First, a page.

Monday, May 30, 2011

Battle of Blenheim / Blindheim 1704

The advantage of Prague as a city of residence is the easy reach of many famous battlefields, and equally fine military museums both in Bohemia, and neighbouring lands. Thus on a recent trip with a good friend from Cork, I managed to get to the Blenheim battlefield. Now admittedly  this is not exactly a quick drive from Prague (it took 4 hours)), and it was taken in during a short tour around Bavaria.

Below is the original Blindheim church where the French right wing under  Clérambault were surrounded and eventually surrendered. The Danube river originally flowed quite near to the village, initially providing the French with a natural flank, against which they were eventually trapped. The course of the river has since moved considerably to the South-east

Apart from a slight sprawl from the village of Blindheim, the battlefield is largely intact. Stretching four odd miles or so from the hills of the Swabisch Jura to the Danube, the topography is fairly flat. The picture below is by the Nebel, looking North-east towards the British centre (and in the distance the village of Wolperstten

Running through the middle of the battlefield, is the Nebel, which is now nothing more than a small stream and ditch, though which at the time of the battle was a wider, and much marshier large stream.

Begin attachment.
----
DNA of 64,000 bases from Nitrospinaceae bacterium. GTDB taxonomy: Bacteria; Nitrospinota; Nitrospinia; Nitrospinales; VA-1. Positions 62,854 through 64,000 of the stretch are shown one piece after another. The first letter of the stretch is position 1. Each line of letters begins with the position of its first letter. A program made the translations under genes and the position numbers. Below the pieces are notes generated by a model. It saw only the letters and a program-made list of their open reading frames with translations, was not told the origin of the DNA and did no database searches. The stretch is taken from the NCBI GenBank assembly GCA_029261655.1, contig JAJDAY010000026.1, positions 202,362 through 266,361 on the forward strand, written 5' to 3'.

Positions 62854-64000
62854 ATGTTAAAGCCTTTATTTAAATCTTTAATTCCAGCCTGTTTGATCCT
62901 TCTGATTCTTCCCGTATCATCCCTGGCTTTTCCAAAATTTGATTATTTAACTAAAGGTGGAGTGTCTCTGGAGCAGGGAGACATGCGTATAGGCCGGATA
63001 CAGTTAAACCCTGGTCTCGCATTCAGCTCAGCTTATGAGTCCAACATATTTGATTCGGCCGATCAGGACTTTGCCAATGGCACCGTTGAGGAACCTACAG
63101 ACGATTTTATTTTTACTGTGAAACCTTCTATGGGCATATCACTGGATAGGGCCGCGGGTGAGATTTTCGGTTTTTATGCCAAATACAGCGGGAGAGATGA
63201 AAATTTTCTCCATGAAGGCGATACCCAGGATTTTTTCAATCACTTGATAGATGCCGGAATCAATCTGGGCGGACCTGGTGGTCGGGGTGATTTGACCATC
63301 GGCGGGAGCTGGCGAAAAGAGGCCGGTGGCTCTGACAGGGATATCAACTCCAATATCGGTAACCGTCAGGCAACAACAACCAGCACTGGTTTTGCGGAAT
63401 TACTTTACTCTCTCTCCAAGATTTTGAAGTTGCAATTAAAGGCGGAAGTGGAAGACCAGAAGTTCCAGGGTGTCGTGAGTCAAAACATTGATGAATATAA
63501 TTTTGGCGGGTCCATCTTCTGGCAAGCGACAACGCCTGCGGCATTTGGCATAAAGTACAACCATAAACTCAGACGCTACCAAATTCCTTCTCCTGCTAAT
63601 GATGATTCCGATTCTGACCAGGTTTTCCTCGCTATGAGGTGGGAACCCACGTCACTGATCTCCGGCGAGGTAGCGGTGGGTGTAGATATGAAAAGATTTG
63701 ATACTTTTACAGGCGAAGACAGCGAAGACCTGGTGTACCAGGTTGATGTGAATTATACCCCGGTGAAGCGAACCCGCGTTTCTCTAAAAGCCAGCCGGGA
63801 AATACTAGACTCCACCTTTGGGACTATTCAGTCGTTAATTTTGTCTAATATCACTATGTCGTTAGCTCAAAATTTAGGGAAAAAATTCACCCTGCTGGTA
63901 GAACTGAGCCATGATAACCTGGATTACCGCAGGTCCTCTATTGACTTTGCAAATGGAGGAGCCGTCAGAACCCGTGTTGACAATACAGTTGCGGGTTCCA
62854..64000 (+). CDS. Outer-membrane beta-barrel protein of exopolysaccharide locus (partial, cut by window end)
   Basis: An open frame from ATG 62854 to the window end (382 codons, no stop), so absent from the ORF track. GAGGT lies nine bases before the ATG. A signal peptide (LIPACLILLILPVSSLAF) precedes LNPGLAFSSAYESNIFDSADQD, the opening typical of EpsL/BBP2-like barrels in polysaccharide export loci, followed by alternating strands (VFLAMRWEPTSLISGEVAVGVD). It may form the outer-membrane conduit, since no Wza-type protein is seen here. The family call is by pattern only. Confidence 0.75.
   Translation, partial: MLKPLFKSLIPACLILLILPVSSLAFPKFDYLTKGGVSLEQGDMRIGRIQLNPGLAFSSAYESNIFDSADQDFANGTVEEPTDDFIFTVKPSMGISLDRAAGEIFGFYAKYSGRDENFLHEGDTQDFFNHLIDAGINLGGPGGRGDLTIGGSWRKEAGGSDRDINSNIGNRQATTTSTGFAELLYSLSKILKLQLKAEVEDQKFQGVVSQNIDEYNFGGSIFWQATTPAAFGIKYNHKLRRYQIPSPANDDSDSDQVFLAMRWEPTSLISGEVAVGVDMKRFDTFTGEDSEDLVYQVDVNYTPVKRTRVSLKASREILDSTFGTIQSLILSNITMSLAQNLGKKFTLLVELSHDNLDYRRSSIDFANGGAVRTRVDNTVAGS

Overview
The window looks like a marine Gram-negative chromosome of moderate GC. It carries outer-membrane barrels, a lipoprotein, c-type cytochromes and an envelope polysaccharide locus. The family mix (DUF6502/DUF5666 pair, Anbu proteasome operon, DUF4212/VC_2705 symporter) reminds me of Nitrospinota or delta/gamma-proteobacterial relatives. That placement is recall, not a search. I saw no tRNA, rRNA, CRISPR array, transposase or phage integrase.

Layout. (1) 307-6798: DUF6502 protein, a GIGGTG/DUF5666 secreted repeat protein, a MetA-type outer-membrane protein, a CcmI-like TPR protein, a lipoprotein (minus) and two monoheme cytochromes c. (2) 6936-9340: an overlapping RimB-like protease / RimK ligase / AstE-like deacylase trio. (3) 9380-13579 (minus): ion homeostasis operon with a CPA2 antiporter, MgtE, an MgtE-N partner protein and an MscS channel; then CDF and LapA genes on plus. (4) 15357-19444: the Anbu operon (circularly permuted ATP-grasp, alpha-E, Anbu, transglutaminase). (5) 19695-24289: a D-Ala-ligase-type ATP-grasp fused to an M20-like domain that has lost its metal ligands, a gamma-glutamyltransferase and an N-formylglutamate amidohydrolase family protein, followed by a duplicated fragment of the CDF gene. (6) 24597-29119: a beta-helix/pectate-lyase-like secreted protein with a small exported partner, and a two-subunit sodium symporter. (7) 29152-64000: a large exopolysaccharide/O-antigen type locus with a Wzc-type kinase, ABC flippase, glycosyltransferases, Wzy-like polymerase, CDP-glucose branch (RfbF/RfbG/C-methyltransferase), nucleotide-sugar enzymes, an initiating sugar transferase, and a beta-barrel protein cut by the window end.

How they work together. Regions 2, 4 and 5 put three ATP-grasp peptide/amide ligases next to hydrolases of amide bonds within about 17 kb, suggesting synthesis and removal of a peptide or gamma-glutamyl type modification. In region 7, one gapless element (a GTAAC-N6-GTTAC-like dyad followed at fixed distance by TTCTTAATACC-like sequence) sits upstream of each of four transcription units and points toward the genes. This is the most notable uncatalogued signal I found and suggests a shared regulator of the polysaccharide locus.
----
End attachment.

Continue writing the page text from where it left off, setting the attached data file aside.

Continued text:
The pictures were taken from Marlborough's centre, where he launched his main attack against the weak dividing point between the French and Bavarian wings of the Franco-Bavarian Army. Below is the view from the British centre towards the French left wing. The village of Blindheim has grown a fair bit to the north since the days of the battle, and where the houses are now would have been open fields. The original Blindheim church (which is pictured above), can be seen in the distance on the left of the photograph.

Unfortunately we didn't have time to visit the museum in Hochstadt, where there is an excellent diorama of the battle. You can see it here:


  1. I've never seen pictures of where Eugene fought the French left. That part of the battle usually overlooked. Wonder what battlefield archaeologists have turned up. Thanks for sharing!

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